When it comes to the variety of things that people will bring into a pawn shop, there really is no limit to what you can expect to see come through the doors.
That having been said, do pawn shops buy treadmills?
Are treadmills really a thing that a pawn shop would offer to buy from you, or if you wanted to, just make you a loan on it instead?
It’s a good question, and I know because I’m asked it pretty regularly.
The answer will of course ultimately depend on the pawn shop in question, but most of the time, if the pawn shop is large enough, they would be happy to look at your treadmill and possible make you an offer on it.
When you think about it, there is plenty of demand for things like treadmills. The fitness trend isn’t going to go away any time soon and nor should it.
So there are plenty of possible customers out there that a pawn shop could reach and resell your treadmill to, which is always appealing to pawn shop from their perspective of things.
With that in mind, there are some things that you should keep in mind before you load up your treadmill and take it down to your closest pawn shop.
How To Pawn A Treadmill
Let’s just face some facts about treadmills here for a moment.
Treadmills are typically pretty big and heavy items.
The idea of packing one up and hauling it down to a local pawn shop probably isn’t very appealing to you.
Now consider for a moment how unappealing it would be if the pawn shop you took it to didn’t even want to deal with treadmills to begin with?
That would be just about the worst thing that could happen to your afternoon for most people.
So, with that in mind, the first thing that you will want to do is to find all of the pawn shops in your area that would be willing to look at and possibly make you an offer on your treadmill.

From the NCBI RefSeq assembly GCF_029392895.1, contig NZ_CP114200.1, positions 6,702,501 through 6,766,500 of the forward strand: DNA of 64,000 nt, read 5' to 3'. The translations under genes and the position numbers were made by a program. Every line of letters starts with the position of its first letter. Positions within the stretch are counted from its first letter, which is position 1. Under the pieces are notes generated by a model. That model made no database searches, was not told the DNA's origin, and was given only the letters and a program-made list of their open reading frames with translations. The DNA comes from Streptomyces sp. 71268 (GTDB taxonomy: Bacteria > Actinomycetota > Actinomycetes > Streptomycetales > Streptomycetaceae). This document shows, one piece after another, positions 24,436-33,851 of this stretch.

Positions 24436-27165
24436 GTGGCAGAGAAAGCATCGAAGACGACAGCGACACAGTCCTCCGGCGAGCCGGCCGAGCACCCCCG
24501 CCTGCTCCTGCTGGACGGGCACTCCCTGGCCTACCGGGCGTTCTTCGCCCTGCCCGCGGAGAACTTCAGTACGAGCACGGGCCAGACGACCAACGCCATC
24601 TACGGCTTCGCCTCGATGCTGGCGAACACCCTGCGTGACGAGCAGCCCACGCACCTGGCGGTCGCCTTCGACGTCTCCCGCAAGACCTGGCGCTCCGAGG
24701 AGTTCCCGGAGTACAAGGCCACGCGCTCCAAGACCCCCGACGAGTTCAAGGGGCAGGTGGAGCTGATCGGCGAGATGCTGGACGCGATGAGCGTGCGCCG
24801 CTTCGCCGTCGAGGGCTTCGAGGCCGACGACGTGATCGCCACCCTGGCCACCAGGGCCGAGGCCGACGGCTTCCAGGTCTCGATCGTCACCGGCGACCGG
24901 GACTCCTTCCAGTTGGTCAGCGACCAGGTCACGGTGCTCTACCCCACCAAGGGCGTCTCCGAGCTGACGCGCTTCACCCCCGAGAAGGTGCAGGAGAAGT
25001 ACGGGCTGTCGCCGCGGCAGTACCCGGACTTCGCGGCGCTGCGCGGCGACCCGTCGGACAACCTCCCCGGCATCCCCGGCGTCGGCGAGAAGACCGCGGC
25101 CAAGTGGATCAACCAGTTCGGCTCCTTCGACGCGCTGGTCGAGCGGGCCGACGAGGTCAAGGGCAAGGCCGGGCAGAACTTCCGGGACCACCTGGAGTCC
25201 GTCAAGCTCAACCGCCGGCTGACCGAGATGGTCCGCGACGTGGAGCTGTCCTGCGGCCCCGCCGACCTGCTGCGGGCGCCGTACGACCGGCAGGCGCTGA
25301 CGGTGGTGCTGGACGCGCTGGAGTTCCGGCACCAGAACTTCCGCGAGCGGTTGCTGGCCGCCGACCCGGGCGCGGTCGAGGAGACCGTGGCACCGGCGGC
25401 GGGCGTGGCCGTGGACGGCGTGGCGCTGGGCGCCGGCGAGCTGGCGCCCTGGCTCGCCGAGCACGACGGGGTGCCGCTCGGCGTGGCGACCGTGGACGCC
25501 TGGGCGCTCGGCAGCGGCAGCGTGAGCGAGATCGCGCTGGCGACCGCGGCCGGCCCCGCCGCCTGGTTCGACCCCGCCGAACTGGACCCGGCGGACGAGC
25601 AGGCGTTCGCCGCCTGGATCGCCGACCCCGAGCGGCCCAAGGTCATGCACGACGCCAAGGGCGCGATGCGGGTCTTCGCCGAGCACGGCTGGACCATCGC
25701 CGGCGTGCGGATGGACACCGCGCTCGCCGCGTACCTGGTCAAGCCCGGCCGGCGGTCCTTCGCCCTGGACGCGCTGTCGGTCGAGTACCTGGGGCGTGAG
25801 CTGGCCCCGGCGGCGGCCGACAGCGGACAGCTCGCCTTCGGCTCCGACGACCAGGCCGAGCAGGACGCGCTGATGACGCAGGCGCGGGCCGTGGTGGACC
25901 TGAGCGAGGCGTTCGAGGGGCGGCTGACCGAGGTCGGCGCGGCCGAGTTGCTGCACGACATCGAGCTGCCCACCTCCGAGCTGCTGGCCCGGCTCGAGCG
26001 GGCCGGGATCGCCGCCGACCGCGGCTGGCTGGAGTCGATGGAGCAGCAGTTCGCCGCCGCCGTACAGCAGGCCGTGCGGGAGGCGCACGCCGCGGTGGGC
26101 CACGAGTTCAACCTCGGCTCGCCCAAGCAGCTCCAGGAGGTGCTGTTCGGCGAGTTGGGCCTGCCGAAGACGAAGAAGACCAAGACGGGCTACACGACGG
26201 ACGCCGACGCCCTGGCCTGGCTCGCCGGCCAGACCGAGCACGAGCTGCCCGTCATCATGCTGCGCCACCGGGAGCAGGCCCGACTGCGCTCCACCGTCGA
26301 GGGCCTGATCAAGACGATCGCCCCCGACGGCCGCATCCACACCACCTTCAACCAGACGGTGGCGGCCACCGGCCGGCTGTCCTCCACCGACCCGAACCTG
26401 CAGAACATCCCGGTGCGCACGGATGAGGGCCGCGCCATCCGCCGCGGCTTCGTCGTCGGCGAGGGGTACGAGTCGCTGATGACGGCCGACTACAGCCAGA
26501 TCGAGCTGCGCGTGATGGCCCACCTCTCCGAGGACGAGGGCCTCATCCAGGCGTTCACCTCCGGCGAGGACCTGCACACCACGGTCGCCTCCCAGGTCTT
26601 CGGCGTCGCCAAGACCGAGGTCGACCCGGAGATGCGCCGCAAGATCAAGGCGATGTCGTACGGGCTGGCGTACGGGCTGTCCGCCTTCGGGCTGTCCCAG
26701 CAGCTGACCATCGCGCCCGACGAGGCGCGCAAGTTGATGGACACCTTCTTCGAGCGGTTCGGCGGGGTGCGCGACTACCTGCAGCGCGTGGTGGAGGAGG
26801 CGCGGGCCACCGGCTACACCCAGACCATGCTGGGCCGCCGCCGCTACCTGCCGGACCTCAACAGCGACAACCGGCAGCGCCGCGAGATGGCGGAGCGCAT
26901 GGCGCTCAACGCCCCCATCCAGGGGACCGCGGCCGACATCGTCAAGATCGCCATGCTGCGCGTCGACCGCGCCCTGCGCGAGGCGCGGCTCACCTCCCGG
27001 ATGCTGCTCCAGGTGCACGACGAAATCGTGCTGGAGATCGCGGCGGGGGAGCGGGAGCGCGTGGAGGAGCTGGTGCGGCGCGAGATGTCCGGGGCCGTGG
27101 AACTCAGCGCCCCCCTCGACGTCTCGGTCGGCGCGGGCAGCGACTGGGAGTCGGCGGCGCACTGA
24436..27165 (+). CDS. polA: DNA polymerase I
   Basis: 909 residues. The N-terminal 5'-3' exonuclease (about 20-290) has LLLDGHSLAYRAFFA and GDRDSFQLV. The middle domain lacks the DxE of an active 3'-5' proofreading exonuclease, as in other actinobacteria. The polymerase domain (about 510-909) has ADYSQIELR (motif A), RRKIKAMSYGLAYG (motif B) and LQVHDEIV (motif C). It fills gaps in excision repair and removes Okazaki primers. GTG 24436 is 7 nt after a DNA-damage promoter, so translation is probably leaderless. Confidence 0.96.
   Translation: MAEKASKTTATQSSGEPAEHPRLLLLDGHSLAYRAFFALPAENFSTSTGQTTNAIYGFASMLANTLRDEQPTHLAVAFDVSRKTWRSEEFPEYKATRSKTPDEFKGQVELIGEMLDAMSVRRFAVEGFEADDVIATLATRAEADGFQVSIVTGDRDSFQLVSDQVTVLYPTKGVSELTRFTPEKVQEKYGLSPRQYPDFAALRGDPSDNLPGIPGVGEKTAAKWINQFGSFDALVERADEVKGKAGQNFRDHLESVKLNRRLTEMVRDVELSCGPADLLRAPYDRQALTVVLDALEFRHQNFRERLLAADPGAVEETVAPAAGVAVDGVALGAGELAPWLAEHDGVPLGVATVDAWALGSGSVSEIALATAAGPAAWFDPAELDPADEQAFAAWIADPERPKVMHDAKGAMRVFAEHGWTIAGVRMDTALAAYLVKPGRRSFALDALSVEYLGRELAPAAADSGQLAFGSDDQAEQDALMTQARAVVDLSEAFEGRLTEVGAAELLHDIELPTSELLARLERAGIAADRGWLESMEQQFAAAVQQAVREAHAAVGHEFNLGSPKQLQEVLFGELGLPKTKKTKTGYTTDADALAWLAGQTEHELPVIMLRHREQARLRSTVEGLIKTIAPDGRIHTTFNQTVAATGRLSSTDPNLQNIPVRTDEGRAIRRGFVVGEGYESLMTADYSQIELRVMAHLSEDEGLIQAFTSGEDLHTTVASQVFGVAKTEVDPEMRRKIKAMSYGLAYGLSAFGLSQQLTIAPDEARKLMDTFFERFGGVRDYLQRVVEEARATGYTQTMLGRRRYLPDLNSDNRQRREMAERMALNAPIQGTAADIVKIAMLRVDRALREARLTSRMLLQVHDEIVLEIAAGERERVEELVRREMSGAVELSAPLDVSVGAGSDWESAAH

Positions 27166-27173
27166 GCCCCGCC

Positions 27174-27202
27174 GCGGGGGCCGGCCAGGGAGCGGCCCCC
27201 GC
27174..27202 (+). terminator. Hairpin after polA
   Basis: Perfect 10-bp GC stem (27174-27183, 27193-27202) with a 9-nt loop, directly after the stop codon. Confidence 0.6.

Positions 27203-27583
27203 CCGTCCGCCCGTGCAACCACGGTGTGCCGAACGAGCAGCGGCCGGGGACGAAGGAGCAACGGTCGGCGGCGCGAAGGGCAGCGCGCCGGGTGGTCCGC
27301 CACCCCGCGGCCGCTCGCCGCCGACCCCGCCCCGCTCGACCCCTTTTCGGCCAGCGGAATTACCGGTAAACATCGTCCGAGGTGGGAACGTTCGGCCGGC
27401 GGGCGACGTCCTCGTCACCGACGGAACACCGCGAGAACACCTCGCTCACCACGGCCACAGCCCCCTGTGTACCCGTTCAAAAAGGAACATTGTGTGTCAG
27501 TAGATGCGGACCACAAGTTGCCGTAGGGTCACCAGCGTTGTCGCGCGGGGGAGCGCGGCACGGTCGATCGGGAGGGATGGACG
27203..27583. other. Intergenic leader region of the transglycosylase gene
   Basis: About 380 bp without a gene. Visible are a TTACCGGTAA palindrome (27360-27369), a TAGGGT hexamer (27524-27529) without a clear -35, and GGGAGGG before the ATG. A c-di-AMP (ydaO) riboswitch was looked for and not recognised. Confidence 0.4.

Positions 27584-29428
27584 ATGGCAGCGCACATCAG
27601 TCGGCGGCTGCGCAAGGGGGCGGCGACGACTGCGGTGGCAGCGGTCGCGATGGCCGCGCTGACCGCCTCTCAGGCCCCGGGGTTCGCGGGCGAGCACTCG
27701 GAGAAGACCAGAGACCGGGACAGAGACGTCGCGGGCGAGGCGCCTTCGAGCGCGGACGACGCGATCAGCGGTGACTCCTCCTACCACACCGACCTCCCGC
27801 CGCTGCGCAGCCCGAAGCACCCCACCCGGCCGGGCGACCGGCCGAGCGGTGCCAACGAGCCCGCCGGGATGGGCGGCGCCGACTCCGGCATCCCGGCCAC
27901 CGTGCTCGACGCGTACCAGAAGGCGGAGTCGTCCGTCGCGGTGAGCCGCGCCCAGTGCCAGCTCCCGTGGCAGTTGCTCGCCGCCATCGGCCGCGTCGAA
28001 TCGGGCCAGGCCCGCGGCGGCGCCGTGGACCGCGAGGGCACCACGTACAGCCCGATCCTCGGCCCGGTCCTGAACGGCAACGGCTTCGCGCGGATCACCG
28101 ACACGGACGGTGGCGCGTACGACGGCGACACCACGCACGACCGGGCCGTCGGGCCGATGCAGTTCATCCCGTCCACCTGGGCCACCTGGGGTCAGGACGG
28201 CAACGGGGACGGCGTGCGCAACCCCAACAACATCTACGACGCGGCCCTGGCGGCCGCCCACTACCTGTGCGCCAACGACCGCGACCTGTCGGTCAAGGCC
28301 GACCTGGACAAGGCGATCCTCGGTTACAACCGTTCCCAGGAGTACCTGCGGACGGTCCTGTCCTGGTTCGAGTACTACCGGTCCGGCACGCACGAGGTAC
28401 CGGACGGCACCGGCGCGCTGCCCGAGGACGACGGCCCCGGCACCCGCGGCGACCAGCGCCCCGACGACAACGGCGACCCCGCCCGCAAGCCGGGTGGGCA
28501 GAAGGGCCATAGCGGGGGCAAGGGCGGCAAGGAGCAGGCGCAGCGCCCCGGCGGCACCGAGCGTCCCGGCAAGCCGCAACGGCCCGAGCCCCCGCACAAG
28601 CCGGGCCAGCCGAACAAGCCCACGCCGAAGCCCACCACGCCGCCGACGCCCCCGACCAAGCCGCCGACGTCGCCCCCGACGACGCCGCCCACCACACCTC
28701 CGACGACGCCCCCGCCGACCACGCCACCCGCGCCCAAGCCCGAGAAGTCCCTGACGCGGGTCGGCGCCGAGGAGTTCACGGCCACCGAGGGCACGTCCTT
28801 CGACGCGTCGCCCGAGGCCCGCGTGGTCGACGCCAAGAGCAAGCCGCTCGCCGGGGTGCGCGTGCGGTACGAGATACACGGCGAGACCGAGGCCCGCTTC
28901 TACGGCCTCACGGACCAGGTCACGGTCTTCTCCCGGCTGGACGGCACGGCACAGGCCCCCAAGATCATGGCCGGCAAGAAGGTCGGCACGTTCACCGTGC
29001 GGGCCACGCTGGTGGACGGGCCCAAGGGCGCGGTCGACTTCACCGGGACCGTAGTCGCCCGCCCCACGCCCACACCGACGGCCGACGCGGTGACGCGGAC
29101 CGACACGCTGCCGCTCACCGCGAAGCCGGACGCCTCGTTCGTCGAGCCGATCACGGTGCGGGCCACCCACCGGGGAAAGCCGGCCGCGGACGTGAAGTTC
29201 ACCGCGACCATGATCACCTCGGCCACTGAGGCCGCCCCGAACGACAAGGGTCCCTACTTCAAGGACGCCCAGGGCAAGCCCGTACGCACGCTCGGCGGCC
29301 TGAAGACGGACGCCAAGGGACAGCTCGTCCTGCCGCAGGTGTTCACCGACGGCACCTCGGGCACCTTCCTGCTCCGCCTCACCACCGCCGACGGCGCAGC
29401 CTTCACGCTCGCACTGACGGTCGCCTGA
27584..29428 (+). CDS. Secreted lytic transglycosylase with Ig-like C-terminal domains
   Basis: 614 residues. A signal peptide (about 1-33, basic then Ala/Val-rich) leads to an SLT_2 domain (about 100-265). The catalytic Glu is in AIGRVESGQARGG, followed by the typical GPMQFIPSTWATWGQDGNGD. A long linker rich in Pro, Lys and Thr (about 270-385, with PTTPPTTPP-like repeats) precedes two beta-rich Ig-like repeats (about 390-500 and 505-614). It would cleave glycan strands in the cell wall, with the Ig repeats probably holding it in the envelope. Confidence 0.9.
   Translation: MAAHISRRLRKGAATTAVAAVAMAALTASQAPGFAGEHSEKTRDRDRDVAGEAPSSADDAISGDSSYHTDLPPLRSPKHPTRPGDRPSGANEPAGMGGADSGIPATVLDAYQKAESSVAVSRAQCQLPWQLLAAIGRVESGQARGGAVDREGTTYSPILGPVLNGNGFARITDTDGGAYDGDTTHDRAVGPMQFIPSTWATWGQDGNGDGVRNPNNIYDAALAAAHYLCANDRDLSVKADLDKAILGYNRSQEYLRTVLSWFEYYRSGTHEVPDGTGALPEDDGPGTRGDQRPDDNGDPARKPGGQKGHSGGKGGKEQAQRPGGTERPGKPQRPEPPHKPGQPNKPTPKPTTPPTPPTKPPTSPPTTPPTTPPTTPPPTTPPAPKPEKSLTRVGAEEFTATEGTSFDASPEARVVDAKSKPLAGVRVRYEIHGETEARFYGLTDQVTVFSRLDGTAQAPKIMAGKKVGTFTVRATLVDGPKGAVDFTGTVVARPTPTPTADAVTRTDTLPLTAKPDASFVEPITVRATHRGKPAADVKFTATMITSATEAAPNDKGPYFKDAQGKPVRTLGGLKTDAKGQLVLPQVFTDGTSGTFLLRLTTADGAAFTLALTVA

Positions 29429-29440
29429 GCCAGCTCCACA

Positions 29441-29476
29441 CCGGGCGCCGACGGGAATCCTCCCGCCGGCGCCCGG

Finding Pawn Shops To Take Your Treadmill
Finding a pawn shop that will buy your treadmill isn’t all that hard to be honest.
You will just want to go to Google.com and search the phrase “Local Pawn Shops” or “Pawn shops in my area.”
Google will return a list of results that will give you the names and phones numbers of the pawn shops closest to you.
You’ll want to call them and ask them these three questions:
- Do you accept treadmills for loans or as a sale?
- What do I need to have with the treadmill for you to consider taking it?
- What do I need to bring with me in order to make a loan with you or sell something to you?
Once you have everything in order and written down, then you will know where you are going and what you should have with you when you arrive so that there are no unexpected surprises.
How To Get The Most Money For Your Treadmill At A Pawn Shop
The last thing that I want to cover today is how to get the most money possible out of your treadmill from a pawn shop.
Like all things, you will want to make sure that your treadmill is in good condition and working properly before you pack it up and take it in.
Obviously, if there is something wrong with your treadmill, a pawn shop will be far less likely to want to buy it from you, and if they do, will offer you far less for it because it is broken in some way.
Clean It Up First
Do yourself a favor and clean your treadmill up before you take it in. It’s really easy for treadmills to develop a layer of dust on them over time, so wipe it down and make it look presentable.
Have All Of The Parts
Some treadmills require safety keys for them to run. Make sure you have that with you when you take it down to the pawn shop.
Don’t forget any other cords and the original operators manual if you happen to have it.
Make sure that you know what pawn shops in your area take treadmills before you start going to them as that will save you a lot of time and energy.
Furthermore, make sure that your treadmill is 100% working and looking as new as possible before you leave as that will help ensure that you get the most money you can out of it.
WordPress junkie, music lover, and consumer of all things pizza-oriented. I’ve run pawn shops and check cashing operations for years. I developed the most successful digital marketing marketing strategy for pawn shops known to date, and flip items on eBay for fun.